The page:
Hassan Sultan, Former President, ASHRAE Qatar Oryx Chapter and Director of Mechanical Department, MZ & Partners

Hans Reinders, CEO, Oxycom

Hans Reinders, CEO, Oxycom

“It’s going to have an impact. It’s been delayed, because industries tend to wait longer so they can keep on thriving on their current products, but the outcome of Paris has made the government here more aware of the task at hand. Governments will implement maximum uses of energy per square metre, if you want to call it that way. Dr Esam Elsarrag of GORD (Gulf Organisation for Research & Development) said that, in the future, to be able to build a building here, you would have to cope with very strict standards of energy use and IAQ, and if you can’t, you won’t be in business anymore. It’s as simple as that. So the government is formulating stricter rules for energy consumption, and the industry will follow. It has to follow.”
Hans Reinders, CEO, Oxycom

“COP 21 has each country taking initiatives to reduce energy consumption. Multiple approaches have already been taken, with the most basic being labelling programmes. So we have standardisation and regulatory bodies that control minimum efficiency levels.

Jitendra Bhambure, Executive Vice President – R&D and Technology, Blue Star

Jitendra Bhambure, Executive Vice President – R&D and Technology, Blue Star

“From an R&D perspective, new technologies will have to offer energy savings. It is especially important in the HVAC industry, because about 60% of the energy a building consumes goes to air conditioning. So that becomes an important factor to be considered.

“There are going to be challenges. How do you make the systems work in high-ambient environments? How do we train the technicians who will handle complex systems? Will there be a change of business model, in terms of after-sales service and unit maintenance? Many things will emerge. But we’re sure that we’re all working for the common goal of saving the environment.”
Jitendra Bhambure, Executive Vice President – R&D and Technology, Blue Star

Do you see the agreement influencing equipment buying decisions?

Asim Hashmi, Sales Director – Applied, SKM Air Conditioning

Asim Hashmi, Sales Director – Applied, SKM Air Conditioning

“Definitely. People are still doing a lot of R&D on new refrigerants, because certain refrigerants we are using, especially for chillers, don’t meet carbon-footprint requirements. In the future, refrigerants are going to be a major deciding factor when it comes to equipment [selection].”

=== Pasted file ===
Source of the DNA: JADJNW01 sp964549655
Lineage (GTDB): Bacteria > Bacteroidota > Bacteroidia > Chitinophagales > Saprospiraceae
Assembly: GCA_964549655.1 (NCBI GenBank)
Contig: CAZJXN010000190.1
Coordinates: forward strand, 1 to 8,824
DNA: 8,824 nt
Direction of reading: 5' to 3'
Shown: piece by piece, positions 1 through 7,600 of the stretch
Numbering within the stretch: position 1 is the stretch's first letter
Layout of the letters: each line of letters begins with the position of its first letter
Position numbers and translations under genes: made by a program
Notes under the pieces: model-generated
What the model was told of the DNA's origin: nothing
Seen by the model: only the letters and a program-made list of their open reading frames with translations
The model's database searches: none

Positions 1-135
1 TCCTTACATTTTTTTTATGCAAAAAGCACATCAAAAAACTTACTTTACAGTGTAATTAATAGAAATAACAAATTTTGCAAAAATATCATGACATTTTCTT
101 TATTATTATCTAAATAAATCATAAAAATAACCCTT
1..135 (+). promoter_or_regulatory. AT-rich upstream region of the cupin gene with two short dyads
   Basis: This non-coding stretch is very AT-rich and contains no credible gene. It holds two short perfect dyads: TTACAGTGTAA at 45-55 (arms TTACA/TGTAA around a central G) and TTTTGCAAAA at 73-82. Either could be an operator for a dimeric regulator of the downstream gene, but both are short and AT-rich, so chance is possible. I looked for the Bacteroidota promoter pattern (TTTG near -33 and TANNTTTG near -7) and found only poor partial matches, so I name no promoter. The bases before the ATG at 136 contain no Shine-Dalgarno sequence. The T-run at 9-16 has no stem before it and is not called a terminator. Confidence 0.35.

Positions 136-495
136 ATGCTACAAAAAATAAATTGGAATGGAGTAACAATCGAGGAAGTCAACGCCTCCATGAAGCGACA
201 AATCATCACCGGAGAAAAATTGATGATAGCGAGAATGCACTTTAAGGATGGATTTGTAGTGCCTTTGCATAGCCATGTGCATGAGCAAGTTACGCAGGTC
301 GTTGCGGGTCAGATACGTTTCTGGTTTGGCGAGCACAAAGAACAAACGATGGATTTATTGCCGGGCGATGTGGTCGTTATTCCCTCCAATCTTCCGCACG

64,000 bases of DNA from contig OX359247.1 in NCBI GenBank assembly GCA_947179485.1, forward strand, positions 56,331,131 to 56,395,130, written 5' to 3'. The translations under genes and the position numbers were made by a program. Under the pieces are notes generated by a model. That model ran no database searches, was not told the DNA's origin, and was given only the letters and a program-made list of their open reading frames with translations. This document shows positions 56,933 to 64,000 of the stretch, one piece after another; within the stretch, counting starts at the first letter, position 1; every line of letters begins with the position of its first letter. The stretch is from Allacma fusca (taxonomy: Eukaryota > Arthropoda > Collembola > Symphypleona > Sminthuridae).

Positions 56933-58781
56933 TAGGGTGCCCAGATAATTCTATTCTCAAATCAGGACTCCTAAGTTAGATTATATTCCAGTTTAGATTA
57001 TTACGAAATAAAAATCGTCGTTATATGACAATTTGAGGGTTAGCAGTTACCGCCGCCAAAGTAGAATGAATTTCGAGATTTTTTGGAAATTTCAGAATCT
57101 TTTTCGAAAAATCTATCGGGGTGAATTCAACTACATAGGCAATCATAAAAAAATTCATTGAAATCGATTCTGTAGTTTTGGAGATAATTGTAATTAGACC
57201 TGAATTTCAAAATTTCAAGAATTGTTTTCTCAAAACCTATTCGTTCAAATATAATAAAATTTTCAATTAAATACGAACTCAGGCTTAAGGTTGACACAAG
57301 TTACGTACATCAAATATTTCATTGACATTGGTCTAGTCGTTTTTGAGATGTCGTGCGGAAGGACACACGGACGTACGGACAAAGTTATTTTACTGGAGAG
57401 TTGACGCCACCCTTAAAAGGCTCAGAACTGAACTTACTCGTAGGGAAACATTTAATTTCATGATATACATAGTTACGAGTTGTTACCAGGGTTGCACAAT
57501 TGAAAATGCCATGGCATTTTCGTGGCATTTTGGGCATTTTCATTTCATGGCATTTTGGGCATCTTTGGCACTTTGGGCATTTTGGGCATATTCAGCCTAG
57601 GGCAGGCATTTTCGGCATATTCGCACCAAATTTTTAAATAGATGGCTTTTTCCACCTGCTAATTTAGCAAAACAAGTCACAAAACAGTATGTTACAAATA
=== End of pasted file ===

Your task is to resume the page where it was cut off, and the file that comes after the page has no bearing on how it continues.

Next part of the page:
Asim Hashmi, Sales Director – Applied, SKM Air Conditioning

Zhongbo Cao, Sales Director, Ningbo AUX Electric Co. (Royal Cool)

Zhongbo Cao, Sales Director, Ningbo AUX Electric Co. (Royal Cool)

“It will have an impact, because based on the agreement, governments, administrations and ministries will give more attention to new refrigerants and CO2 emissions, and then they will launch new regulations, which will affect end-users, as well as project owners and contractors.”
Zhongbo Cao, Sales Director, Ningbo AUX Electric Co. (Royal Cool)

“The main component of the Paris Agreement are the INDCs that define the goals of each country’s climate change programme and outline the mitigation measures they plan to undertake to meet those goals. Out of the nearly 200 INDCs submitted, fewer than 60 mention HFCs and fewer than 15 indicate specific plans regarding HFCs. Several of them identify plans related to refrigerants. Many countries are, however, hoping to contribute to the reduction of high-GWP HFCs through the framework of the Montreal Protocol (MP), which was developed to reduce the production and use of ozone-depleting substances like CFCs. There has been growing support for the MP framework to be used to control the production and use of high-GWP HFCs, which have replaced CFCs in many applications. The Parties of the Montreal Protocol made a formal decision in 2015 “to work within the Montreal Protocol to an HFC amendment in 2016”, which would ultimately result in the phase-down of high-GWP products globally.”
Murli Sukhwani, EMEA Business & Market Manager, Chemours International Operations

The global view

What does the Paris Agreement mean to you or your company?

Klára Skačanová, Deputy Manager – Market Development, shecco

Klára Skačanová, Deputy Manager – Market Development, shecco

“The Paris agreement reached at COP 21 shows that the much-needed political will to address climate change at a global level is there. It creates an impetus for the HVAC&R industry to find viable long-term alternatives to high-GWP hydrofluorocarbons (HFCs). Avoiding the use of HFCs – consumption of which is currently increasing steeply – could avert 0.5 degrees C of warming by 2100. Natural refrigerants that have zero or negligible impact on the climate are available across different sectors, and can readily replace HFCs in growing number of applications. Companies worldwide have commercialised technologies using CO2, ammonia, hydrocarbons, water and air as refrigerants, instead of synthetic HFCs, with continued efforts to invest in this direction. To cite the example of commercial refrigeration, at least 6,800 supermarkets worldwide are currently using CO2 transcritical technology – a number that is expected to grow rapidly in the next few years.”
Klára Skačanová, Deputy Manager – Market Development, shecco

Didier Coulomb, Director General of the International Institute of Refrigeration (IIR)

Didier Coulomb, Director General of the International Institute of Refrigeration (IIR)

“The agreement is important for the world, especially for all the refrigeration sector, including air conditioning. For that reason, I participated in the whole conference as Director General of an intergovernmental organisation, and had the opportunity to deliver a short statement during the high-level segment of the Conference (see “The statement”). First, because we will have to reduce the energy consumption of the equipment everywhere in the world, even if the way to do it will differ in the various countries. We will also need to use more renewable energies (solar energy, etc.) for the refrigeration sector.